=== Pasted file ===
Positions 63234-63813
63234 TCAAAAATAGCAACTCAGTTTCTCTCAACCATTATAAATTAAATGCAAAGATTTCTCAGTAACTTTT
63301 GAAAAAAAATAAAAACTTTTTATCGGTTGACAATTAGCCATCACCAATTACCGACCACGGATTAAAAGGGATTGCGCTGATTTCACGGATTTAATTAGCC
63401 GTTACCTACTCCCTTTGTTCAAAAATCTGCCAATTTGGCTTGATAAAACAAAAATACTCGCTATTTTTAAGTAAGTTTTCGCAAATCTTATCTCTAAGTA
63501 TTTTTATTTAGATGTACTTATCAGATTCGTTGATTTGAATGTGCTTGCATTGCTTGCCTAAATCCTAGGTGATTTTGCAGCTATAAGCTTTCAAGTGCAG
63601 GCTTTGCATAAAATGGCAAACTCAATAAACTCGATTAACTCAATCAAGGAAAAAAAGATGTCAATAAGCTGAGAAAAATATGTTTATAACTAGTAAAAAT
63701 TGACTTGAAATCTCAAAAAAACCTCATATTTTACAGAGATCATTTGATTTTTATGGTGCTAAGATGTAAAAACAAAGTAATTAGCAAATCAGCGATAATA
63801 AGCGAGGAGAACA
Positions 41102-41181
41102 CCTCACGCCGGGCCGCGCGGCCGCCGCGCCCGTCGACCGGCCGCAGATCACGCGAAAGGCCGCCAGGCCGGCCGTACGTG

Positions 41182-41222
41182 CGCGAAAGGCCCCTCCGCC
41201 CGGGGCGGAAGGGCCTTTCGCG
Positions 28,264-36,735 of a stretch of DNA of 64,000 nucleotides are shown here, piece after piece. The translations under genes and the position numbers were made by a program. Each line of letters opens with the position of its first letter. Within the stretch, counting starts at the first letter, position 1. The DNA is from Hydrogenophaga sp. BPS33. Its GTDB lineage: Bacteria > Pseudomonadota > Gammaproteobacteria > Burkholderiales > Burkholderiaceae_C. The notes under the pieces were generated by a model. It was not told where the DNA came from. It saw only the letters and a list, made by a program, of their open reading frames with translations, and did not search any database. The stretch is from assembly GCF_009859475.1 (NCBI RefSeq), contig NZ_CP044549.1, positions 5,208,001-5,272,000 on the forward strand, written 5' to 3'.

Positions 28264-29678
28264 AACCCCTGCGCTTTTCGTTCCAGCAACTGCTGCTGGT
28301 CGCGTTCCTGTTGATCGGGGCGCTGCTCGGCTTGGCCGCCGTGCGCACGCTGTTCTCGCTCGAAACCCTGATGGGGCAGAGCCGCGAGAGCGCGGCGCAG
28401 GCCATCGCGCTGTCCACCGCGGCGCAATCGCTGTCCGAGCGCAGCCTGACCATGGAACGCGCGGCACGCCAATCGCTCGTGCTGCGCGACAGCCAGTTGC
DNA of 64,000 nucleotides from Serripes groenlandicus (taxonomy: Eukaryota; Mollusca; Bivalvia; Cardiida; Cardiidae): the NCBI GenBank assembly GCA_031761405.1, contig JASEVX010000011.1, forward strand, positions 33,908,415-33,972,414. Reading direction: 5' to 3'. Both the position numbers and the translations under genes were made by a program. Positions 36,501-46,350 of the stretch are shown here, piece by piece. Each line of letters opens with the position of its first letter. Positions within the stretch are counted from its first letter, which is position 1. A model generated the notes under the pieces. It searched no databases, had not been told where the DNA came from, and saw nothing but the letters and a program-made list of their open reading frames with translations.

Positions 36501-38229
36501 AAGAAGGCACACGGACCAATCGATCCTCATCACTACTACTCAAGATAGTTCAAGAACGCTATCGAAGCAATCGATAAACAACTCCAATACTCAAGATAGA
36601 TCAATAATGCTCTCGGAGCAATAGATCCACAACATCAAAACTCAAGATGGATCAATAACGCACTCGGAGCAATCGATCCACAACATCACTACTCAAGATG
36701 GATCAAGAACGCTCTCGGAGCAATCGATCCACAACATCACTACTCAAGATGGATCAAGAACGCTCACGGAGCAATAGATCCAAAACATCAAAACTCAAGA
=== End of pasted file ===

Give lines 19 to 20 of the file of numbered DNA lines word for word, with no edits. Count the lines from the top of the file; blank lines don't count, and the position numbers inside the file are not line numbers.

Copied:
DNA of 64,000 nucleotides from Serripes groenlandicus (taxonomy: Eukaryota; Mollusca; Bivalvia; Cardiida; Cardiidae): the NCBI GenBank assembly GCA_031761405.1, contig JASEVX010000011.1, forward strand, positions 33,908,415-33,972,414. Reading direction: 5' to 3'. Both the position numbers and the translations under genes were made by a program. Positions 36,501-46,350 of the stretch are shown here, piece by piece. Each line of letters opens with the position of its first letter. Positions within the stretch are counted from its first letter, which is position 1. A model generated the notes under the pieces. It searched no databases, had not been told where the DNA came from, and saw nothing but the letters and a program-made list of their open reading frames with translations.

Positions 36501-38229